Of note, placental examination in women with the vaccination showed no increased incidence of decidual arteriopathy, fetal vascular malperfusion, or low grade inflammation compared with women in the unvaccinated group.
More Compelling Reasons to Consider the Vaccine While Pregnant
I think knowing that antibodies do pass to babies is definitely the MOST important reason to consider getting the COVID-19 vaccine if you are pregnant! I did this mainly for my baby, but you should also consider the protection for yourself.
Remember that babies are susceptible to anything and everything in the first two months of life before they receive their routine vaccinations. Their little immune systems are so immature in the beginning that they are unable to fight off the bugs and viruses that adults can easily defend against. Particles that would hardly bother us that we fight in the environment on a daily basis could have a lasting effect on their weak immune systems with more severe consequences.
My child having antibodies makes me feel better in the sense that if he is exposed to COVID, especially in these first few months, his body will be able to recognize and fight the virus even though his immune system is brand new. This is because of the antibodies that have passed through me to him via the vaccine.
Of course, the longer that this virus is around and the more it mutates, there are possibilities of variants forming such as the new Delta variant. While the vaccine that I received may not have passed on immunity to these specific new variants, it seems that vaccinated moms/babies are not nearly as symptomatic as those who are not vaccinated in the event that they do contract COVID.
Another Possible Option for Protection: Clinic-Based Antibody Therapy
I want to stress that the main way to control this virus is to prevent it from becoming a problem through vaccination. Prevention through the vaccine is definitely the most efficient option to allow your body to make its own antibodies to fight COVID.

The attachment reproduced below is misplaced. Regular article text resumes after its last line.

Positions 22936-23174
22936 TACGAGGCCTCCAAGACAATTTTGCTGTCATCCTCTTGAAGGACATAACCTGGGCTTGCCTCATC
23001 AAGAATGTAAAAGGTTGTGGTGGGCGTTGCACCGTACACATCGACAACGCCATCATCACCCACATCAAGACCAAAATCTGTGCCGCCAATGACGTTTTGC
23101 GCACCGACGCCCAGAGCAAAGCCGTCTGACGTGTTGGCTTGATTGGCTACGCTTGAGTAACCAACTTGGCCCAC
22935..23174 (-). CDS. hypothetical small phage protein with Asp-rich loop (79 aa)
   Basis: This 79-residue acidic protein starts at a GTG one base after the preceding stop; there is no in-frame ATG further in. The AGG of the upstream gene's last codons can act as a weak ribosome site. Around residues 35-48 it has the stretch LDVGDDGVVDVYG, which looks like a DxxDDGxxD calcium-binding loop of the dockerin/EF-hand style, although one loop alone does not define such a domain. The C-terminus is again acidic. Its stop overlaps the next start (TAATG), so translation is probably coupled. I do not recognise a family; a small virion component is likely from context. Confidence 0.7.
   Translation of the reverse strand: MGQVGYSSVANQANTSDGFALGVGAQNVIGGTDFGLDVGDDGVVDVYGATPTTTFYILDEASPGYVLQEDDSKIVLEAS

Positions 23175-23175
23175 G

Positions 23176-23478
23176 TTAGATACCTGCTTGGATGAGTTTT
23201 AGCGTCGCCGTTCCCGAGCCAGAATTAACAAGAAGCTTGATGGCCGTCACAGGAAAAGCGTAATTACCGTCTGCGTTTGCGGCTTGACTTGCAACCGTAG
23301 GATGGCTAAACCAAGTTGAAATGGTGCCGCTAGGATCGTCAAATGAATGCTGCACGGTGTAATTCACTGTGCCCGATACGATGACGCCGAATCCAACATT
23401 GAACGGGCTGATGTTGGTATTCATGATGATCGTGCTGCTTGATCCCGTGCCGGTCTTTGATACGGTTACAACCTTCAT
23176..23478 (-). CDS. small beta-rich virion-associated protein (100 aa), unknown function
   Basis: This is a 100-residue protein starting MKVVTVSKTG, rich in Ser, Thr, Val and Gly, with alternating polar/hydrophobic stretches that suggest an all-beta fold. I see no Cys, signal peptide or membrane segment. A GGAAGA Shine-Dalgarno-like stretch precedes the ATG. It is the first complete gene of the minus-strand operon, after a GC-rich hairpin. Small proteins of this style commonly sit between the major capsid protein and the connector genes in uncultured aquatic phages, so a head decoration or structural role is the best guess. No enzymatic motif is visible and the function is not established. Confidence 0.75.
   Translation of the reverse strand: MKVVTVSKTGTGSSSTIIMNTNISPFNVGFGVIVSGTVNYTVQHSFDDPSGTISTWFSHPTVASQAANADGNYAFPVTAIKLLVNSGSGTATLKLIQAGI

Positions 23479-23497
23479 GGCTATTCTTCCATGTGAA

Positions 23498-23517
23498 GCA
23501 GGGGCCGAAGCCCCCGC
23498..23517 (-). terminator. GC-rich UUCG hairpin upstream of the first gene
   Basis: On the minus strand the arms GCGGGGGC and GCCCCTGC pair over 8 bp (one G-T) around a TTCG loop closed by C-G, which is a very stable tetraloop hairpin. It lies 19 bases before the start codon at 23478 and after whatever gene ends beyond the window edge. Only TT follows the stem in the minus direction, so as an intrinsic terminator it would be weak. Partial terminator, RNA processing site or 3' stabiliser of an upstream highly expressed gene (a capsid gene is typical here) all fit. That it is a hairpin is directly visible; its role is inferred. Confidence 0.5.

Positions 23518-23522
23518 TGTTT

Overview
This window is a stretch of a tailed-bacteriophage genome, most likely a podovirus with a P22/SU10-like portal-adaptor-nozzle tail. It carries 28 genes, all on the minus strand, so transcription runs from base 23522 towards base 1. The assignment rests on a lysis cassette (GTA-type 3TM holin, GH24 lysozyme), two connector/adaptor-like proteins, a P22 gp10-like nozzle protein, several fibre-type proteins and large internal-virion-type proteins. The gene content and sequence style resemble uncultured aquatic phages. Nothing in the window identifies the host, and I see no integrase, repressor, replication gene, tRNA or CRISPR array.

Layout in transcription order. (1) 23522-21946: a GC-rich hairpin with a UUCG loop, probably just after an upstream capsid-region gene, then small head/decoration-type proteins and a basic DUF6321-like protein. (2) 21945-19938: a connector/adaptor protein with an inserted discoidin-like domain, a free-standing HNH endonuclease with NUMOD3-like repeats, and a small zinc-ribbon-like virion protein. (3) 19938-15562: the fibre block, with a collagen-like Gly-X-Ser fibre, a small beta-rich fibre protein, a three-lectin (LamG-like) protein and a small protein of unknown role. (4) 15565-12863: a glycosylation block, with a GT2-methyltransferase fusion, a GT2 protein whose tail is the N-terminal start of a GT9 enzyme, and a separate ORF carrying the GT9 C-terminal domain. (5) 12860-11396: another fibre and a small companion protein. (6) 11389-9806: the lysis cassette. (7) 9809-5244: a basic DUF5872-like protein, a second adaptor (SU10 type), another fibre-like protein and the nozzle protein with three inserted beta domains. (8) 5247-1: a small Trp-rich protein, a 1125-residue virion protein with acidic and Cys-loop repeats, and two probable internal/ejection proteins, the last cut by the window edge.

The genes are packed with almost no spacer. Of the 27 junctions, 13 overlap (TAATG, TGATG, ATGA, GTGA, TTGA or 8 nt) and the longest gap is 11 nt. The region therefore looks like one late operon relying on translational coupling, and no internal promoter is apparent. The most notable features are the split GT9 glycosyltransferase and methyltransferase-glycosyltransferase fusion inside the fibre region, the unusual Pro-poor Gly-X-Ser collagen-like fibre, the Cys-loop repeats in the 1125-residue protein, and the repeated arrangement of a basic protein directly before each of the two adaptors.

However, for those who continue to oppose vaccination, there are therapies available to you. Monoclonal antibody infusions act similarly to the vaccine. But instead of teaching the body to recognize a foreign invader through the creation of antibodies with your own immune system such as in vaccinated patients, monoclonal antibodies are a way to provide immediate protection for those exposed or affected by simply infusing lab generated antibodies.
We have recently started offering monoclonal antibody infusions and subcutaneous injections (REGEN-COV) through our clinic. The subcutaneous injections are offered right in the office. For the IV infusion you will be treated at the hospital as an outpatient. These monoclonal antibody infusions have been proven to be safe in pregnancy and are very effective. These are especially helpful for those who cannot develop or maintain an adequate immune response after vaccination.
Treatment with monoclonal antibodies should be given as soon as possible after a positive COVID-19 test and within 10 days of symptom onset; or as soon as possible after exposure to an individual infected with COVID-19. This is only a treatment for non-hospitalized patients who are not on oxygen therapy.
Sylacauga OB-GYN Is Here For You & Your Baby No Matter What
I want to stress again how thankful I am that I received the COVID-19 vaccine while pregnant and that the antibodies my body created passed on to my baby. There are so many opinions out there about this virus and the vaccine, but I think we can all agree that protecting our children in any way we can is extremely important. You can do this through vaccination first and foremost and with antibody therapy if you do become infected with COVID.
For many more resources and information, see this post that includes extensive information about safety and data related to COVID-19, vaccines, and pregnancy.
LEARN MORE ABOUT WHAT MAKES SYLACAUGA OBSTETRICS AND GYNECOLOGY A TOP PROVIDER
Sylacauga OB-GYN is the premier provider of obstetric and gynecological services in Sylacauga, Alexander City, Talladega, and the surrounding areas. From your first exam to your new little one’s delivery, our staff and providers are here to make your journey as smooth as possible. At Sylacauga Obstetrics & Gynecology, we are ready to answer your questions, provide support, and guide your process during your baby’s growth!
No need to drive to Birmingham to receive a superior quality of care for you and your impending bundle of joy. We are big town doctors with small-town care! Check out our website or give us a call at 256-487-9346 for more information or to schedule an appointment. For more information about healthy pregnancies, delivery options, and more, give us a call or email us at [email protected].